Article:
Saturday, June 16
On Saturday, a bench-to-bedside session will cover gout and kidney function. “This is an area with important new insights,” Dr. Dörner said. Presenters will discuss the genetics of hyperuricemia, renal urate transporters, and the pros and cons of using xanthine oxidase inhibitors to treat chronic kidney disease. Researchers will also cover studies of impaired neutrophil chemotaxis in patients with chronic kidney disease and hyperuricemia, and the relationship between renal medullar hyperechogenicity and gout severity.
Also on Saturday, a clinical science session titled, “Rheumatoid arthritis: Is it all in your head?” will explore emerging data on the relationship between inflammation and depression. Patients with RA often face both clinical depression and social isolation, and these complex psychosocial conditions can worsen one another. “In addition to proper drug choice, treating RA effectively depends on how concomitant problems, such as nonspecific pain, depression, and social isolation, are coped with in a broad context,” Dr. Landewé said. “When it comes to optimal management, rheumatologists need to communicate and prescribe, not just prescribe.”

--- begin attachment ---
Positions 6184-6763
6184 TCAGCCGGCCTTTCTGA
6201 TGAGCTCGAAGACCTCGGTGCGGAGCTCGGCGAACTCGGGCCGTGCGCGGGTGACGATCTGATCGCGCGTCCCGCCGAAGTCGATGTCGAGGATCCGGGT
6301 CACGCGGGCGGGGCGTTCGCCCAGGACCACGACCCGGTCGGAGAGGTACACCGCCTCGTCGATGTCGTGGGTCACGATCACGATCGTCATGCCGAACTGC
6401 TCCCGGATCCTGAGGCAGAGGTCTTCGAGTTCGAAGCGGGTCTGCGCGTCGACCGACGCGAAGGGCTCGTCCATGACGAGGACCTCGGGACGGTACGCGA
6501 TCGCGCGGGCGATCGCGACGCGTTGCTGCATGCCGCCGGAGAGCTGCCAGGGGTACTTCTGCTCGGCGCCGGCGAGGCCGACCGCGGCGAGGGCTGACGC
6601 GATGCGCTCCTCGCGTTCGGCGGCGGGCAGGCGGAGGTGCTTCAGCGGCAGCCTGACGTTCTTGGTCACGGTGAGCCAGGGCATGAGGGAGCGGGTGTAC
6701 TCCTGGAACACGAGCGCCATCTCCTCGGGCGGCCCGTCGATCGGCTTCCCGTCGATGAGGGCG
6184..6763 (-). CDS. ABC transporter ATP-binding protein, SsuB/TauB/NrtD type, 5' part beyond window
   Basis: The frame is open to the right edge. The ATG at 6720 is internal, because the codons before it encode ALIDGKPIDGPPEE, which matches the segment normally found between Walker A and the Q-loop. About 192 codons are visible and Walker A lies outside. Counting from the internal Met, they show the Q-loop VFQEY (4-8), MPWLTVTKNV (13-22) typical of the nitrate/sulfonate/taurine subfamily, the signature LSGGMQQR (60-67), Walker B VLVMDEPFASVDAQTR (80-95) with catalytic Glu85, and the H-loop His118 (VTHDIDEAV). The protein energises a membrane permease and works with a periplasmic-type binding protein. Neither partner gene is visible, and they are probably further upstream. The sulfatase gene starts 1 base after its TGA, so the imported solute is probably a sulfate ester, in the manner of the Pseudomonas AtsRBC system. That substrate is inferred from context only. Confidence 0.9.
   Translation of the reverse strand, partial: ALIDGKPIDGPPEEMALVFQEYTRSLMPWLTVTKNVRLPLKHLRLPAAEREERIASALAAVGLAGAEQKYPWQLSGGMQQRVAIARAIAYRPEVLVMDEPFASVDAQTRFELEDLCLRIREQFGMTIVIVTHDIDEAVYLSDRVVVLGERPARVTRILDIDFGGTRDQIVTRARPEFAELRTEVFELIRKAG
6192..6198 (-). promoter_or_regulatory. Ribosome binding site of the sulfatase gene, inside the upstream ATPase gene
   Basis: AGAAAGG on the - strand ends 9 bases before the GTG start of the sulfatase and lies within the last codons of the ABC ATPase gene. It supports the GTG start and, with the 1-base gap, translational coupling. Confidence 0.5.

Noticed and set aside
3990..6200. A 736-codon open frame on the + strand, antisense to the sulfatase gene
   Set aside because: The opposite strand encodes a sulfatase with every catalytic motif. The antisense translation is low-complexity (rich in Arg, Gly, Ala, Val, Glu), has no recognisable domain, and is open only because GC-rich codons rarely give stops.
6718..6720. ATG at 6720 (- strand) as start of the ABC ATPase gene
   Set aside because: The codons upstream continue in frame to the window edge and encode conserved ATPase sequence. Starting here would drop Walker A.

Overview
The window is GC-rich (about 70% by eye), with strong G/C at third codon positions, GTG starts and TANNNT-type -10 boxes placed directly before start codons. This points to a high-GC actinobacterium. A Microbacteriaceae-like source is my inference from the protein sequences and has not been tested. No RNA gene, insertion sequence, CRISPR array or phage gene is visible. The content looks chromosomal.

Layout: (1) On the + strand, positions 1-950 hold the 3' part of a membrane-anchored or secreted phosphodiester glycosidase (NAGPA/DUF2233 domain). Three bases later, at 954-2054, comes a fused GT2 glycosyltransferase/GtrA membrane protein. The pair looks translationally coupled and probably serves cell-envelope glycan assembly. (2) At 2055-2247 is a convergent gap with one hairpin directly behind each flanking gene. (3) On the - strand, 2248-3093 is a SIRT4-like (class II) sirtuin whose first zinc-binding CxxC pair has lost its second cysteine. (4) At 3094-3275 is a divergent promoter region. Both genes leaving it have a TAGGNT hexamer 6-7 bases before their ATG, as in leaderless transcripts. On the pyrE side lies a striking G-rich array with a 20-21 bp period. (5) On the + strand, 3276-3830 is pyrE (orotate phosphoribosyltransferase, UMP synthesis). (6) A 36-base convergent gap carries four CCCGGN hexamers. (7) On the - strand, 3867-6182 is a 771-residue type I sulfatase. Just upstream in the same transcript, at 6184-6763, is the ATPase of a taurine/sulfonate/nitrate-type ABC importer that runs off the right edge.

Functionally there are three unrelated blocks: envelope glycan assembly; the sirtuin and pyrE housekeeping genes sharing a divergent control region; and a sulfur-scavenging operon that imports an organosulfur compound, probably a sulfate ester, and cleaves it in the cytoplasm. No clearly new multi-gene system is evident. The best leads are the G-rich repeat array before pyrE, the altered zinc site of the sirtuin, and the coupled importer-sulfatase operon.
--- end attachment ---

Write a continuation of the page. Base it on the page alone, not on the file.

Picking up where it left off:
Christian Apfelbacher, PhD, of Germany will discuss prevention and treatment strategies and Dr. Jonathan Cavanagh of the United Kingdom will cover neuroimaging in RA. Researchers also will discuss new findings on pain, depression, and anxiety in patients recently diagnosed with RA.
Also on Saturday, a special session will cover EULAR’s initiatives to improve clinical approaches (ESSCA), Dr. Dörner noted. This effort has produced new or updated recommendations on topics such as vaccination, Sjögren’s syndrome, glucocorticoid therapy, and management of hand osteoarthritis, he said. “These recommendations follow a number of others and are expected to impact clinical science as well as clinical practice.”